as the ICG railed
against Nikolic and the Radicals. Most agency reports referred
to Nikolic as an "ultra-nationalist" (whatever that meant)
as opposed to Dossie defenders of "democracy."
bitter Micunovic said the vote was "Serbia's failure,"
but didn't specify whether this was because of the insufficient
turnout, or because he lost. Foreign Minister Goran Svilanovic
bemoaned the results as "a giant step back," and complained
to US propaganda outlet Radio Free Europe that this
would hurt Serbia's
standing abroad. No one pointed out that Svilanovic wasn't
exactly helping by airing such views.
this point, Serbia is without a president or a parliament,
with only the decomposing Dossie government in charge of things
until December 28. The strongest contenders at that time will
be Kostunica's DSS, the G-17, and the Radicals, but it is
unlikely either will win an outright majority, and impossible
to predict who might come out the strongest. Whoever does,
they should expect a fierce diplomatic onslaught from Washington
and The Hague, and threats of economic pressure if they fail
to obey. Hinting at this is the New York Times report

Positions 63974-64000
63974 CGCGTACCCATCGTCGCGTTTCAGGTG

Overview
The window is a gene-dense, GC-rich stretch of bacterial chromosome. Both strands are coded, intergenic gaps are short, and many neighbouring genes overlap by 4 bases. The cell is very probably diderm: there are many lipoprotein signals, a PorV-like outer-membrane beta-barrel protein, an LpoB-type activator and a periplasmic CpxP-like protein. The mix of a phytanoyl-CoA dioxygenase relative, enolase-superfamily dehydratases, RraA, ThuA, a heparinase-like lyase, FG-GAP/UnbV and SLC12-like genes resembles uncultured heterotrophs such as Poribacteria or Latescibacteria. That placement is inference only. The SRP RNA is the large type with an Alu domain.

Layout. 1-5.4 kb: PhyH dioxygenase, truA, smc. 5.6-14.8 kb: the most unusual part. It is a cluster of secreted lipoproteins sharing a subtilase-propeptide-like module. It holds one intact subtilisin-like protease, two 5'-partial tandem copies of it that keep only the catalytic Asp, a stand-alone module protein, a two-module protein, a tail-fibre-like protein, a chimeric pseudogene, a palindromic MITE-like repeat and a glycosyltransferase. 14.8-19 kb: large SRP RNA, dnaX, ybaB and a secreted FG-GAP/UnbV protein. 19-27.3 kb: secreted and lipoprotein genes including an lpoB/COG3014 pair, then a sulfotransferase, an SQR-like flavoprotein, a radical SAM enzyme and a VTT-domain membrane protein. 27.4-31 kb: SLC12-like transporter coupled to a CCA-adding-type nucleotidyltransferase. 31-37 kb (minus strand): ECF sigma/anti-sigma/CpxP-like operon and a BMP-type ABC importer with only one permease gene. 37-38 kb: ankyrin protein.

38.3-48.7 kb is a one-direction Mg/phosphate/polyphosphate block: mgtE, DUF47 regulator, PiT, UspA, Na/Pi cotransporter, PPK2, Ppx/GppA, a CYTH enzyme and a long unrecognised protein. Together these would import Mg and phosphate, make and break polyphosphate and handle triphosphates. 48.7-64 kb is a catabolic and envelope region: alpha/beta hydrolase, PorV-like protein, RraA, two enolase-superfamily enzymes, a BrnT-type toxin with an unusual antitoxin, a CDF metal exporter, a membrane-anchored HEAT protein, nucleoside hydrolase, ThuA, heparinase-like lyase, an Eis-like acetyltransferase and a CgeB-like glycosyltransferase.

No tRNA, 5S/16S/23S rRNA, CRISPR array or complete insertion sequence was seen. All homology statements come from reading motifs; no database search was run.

on the eve of the failed November 16 vote, which criticized
DOS for "failure to cooperate fully" with the Inquisition.
Presumably, whoever succeeds them will be expected to obey
one believes the purported correlation between democracy and
prosperity, or takes seriously Washington's announced intent
democracy with fire and sword, the former Yugoslavia stands
as proof positive that the former is not true, and the latter
will not work. All of its successor states practice pure democracy,
even the Bosnian protectorate and the occupied Serbian province
of Kosovo. All, except Slovenia, are failures; admittedly,
to a varying degree, but failures nonetheless. In Slovenia,
for a variety of reasons, politics plays second fiddle to
commerce – and the country prospers. Everywhere else, politics
has been said before here, and it doesn't hurt to say it again,
however many times it may be necessary before the message
sinks in: the problem of the Balkans is that everything
is politics. The tentacles of government are in every
sphere of life, draining away the people's will to live. The
only way out offered to the hopeless is to seize the ruinous
reins of power for themselves, and be transformed from the
abused to the abuser. The cycle feeds itself, misery deepens,
and hope gets ever dimmer.
man once said, the problem is not the abuse of power,
but the power to abuse. Until the unfortunate people of the
former Yugoslavia – and elsewhere, mind you – grasp that basic
truth, they can vote as many times and for whomever they please.
Their lives will not change one bit.